Ireland lacks a national plan for cardiovascular disease (CVD), which is a leading cause of death and major acute events. Yet most cases of CVD, and many of the hospital admissions and deaths it causes, are avoidable.
Each year, nearly 9,000 people in Ireland lose their lives to CVD, yet an estimated 80% of premature heart attacks and strokes are preventable. Although mortality rates from CVD in Ireland have declined over time, they are projected to rise again as a result of Ireland’s ageing population and the higher risk associated with increasingly prevalent conditions such as diabetes and obesity.
A greater focus on prevention across the whole spectrum of CVD is needed to save thousands of lives each year and ease the pressure on Ireland’s healthcare system.
Ireland has already made great strides in improving the health of its population and investing in CVD prevention. For example, the country has long been viewed as a world leader in smoking cessation, which is an important population-level CVD prevention strategy. Within the healthcare system, recent developments – including the implementation of national clinical programmes for stroke and heart disease – and their linkage to wider health system improvement programmes have demonstrated a policy-level commitment to addressing the burden of CVD.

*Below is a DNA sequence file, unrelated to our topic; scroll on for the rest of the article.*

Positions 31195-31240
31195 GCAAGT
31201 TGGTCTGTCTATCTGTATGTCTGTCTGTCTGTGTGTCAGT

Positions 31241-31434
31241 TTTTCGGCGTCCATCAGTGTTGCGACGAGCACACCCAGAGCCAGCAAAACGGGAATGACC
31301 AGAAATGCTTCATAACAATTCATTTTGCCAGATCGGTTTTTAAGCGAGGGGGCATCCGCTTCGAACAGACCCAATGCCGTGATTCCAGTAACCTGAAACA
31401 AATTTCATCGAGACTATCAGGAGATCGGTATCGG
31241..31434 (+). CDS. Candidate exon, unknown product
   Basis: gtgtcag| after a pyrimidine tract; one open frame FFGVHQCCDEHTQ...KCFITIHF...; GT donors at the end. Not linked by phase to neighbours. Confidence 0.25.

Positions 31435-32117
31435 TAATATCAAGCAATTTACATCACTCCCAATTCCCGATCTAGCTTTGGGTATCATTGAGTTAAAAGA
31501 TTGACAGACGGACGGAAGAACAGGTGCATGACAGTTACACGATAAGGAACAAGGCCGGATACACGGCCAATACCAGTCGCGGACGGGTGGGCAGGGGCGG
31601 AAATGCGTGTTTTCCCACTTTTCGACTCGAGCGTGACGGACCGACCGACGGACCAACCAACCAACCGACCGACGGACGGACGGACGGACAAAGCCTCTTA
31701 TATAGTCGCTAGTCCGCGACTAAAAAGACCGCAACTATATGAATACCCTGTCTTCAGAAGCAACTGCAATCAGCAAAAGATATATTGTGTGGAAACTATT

Although national CVD strategies were in place from 1999 to 2019, the most recent strategy has now lapsed, has not been formally evaluated and has yet to be replaced.
Structural challenges remain across the entire healthcare system, particularly in delivering more intensive and person-centred care and support to those living with chronic (elevated) CVD risks and long-term cardiovascular conditions. A renewed political commitment to addressing CVD, with a clear focus on prevention at all levels, is therefore urgently needed. Equally, greater prioritisation of prevention – from early detection of risk factors to preventive services for people who have been hospitalised with CVD – must be brought to the fore, as current clinical improvement programmes may not fully address the known gaps in this area.